So while you are being strung along, you have no idea your time is running out, very sneaky of the businesses and the unions involved to know this and in some cases I read they appear to have used it to their advantage. 6 months is considered extreme undue delay, even less will get your case dismissed. Another thing I found strange, if the Union gets a legal decision from their lawyer that it is unlikely that they will win a grievance, that counts as justification in refusing to represent, the following paragraph is a link to the case file : ?”This Board has previously determined that bargaining agents are entitled to rely upon legal opinions in determining whether or not to proceed with a grievance to arbitration [see for example, Re Maintenance Trades (2006), 120 C.L.R.B.R. (2d) 83].? The Union?s decision not to refer the Applicant?s dismissal grievance to arbitration is buttressed by the written legal opinion provided by its counsel.? Reliance upon legal advice has long been characterized as a potent defence to duty of fair representation claims under section 20 of the Act..

In these cases,1,2,3, the petitioners were denied because the company they thought they worked for wasn’t the real company, so they were denied their award based on a technicality.

You really need to be a lawyer or get one to be able to defend yourself and thats no guarantee, good luck and hope you never end up? in any of these situations.

A death in the family.

Due to a death in the family I won’t be posting much of anything for the next week or so.

All I will say is how kind the transit controller was when I got the call, thank you? Kathy, and the swiftness with which they got me relief , they had me off the bus in record time,? I greatly appreciated that.

The street supervisor, Bill was very sympathetic and supportive.

The time keepers have also been very accomadating.

Thank you all.

Bob

Welcome to the new busdriver.ca.

Welcome

I hope you like the new layout, the links section has the signup sheets and signup info and workbus schedules.

Also the Contacts page has the WCC contacts list for anyone who wishes to bring anything to the attention of the WCC.

If you have anything you’d like to see posted, let me know and I’ll look at it.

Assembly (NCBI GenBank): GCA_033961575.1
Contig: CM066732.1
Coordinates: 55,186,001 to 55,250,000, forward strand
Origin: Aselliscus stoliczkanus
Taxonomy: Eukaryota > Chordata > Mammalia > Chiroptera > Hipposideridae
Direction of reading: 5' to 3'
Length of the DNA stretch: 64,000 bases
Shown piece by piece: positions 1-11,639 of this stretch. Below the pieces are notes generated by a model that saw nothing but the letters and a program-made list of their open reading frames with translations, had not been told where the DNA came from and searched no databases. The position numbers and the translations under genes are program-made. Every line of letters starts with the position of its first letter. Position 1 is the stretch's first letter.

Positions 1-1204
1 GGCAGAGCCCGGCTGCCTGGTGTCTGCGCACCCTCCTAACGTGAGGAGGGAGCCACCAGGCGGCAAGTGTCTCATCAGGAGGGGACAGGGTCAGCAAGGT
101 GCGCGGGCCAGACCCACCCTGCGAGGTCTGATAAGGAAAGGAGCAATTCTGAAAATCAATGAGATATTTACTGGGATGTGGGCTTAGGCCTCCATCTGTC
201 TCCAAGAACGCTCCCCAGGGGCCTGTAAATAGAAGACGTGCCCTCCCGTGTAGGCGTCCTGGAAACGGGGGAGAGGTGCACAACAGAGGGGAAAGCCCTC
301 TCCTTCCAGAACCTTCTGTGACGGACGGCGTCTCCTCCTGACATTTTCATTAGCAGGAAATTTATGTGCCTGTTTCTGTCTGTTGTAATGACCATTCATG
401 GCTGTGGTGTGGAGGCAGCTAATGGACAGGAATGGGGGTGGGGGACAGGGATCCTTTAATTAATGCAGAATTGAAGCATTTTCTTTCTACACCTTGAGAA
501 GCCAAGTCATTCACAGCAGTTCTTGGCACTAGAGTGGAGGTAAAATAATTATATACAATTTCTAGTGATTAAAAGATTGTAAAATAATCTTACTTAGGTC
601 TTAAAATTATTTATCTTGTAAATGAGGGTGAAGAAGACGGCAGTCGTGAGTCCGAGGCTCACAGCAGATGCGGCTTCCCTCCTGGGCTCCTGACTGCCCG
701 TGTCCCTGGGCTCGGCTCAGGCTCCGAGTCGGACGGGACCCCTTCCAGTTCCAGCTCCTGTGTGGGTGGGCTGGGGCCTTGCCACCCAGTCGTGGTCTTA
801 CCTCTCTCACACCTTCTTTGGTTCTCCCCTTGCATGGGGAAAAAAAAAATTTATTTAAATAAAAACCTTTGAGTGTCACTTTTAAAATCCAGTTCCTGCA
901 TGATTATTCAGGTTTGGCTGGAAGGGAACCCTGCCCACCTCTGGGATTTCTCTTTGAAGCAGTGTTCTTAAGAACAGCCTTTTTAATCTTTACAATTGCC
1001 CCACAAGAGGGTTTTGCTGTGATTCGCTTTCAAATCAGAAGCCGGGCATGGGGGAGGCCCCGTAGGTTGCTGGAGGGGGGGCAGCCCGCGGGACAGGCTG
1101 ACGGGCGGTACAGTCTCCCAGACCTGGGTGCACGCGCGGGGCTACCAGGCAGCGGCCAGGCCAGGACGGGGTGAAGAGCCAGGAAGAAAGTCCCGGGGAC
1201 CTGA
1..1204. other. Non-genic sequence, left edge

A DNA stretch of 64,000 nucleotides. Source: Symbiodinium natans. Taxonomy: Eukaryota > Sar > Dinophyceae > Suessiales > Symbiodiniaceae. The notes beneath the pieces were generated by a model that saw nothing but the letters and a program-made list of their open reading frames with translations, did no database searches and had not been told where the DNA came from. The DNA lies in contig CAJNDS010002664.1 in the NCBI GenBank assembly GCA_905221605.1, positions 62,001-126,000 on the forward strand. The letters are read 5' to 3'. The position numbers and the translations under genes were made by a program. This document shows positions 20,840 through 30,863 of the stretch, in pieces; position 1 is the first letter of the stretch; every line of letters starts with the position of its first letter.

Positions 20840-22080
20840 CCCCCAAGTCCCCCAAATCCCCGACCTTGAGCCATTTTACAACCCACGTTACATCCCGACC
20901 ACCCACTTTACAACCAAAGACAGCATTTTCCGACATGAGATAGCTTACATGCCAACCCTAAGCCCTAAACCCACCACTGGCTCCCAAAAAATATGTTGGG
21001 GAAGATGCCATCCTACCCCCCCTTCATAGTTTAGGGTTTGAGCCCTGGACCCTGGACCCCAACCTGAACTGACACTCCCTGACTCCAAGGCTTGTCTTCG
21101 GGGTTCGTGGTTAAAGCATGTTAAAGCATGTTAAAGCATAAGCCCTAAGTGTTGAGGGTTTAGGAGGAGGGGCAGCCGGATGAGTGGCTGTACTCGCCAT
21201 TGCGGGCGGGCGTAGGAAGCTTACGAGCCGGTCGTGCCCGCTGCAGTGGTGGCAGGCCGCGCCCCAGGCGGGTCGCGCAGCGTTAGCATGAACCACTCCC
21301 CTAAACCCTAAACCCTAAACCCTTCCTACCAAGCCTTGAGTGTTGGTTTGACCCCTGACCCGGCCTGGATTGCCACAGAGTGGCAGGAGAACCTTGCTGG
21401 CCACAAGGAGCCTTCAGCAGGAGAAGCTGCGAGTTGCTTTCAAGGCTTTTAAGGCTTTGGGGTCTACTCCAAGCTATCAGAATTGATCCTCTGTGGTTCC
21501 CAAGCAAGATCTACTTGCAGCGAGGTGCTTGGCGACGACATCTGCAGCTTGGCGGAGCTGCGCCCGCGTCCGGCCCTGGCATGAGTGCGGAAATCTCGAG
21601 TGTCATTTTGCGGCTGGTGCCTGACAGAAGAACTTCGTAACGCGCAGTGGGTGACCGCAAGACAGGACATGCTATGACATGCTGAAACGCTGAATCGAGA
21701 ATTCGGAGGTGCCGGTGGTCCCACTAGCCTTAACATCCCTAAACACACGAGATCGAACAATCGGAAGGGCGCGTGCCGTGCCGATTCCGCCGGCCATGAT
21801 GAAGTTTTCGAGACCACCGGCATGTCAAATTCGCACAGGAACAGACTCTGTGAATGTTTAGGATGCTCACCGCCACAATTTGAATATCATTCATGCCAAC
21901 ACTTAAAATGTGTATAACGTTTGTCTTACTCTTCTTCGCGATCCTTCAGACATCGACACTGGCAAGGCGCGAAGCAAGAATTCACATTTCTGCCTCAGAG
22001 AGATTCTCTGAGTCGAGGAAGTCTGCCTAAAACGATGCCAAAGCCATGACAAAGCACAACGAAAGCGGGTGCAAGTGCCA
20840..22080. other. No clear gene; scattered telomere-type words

Thanks for coming

Bob

Manitoba offers legal aid to middle class

Manitoba offers legal aid to middle class.

In a first for the middle class, the law society’s CEO, Allan Fineblit has said that they will act as brokers for Family Law Access Centre and buy legal services from the private bar of lawyers throughout Manitoba.

This will result in a cost reduction of approx one third off the usual cost and make them available for divorce, child custody and spousal support cases. Family law cases are by the sounds of it the only area they will be dealing in, probably the area where it is most needed to level the playing field for all parties.

Weve seen cases right here at Transit where drivers couldn’t afford to be represented because of how much we earn, and the non working spouse will qualify for legal aid and will get much more support and get more out of the divorce because of the representation, this is certainly good news for the working poor, which is what anyone is who’s paying a mortgage, feeding? and clothing an entire family and paying for all the essentials that are tied in to raising a family, yes after all that their isn’t a lot left to spend on a lawyer, unless one is prepared, or rather forced? to claim bankruptcy after.

Yes, very welcome news for us, especially as we are told that we have the highest divorce rate in the city.

“In a contested family domestic-type case, it can be very expensive. Even people who make a decent living can have trouble affording the legal services they need,” he said, noting the centre should be up and running early in the new year.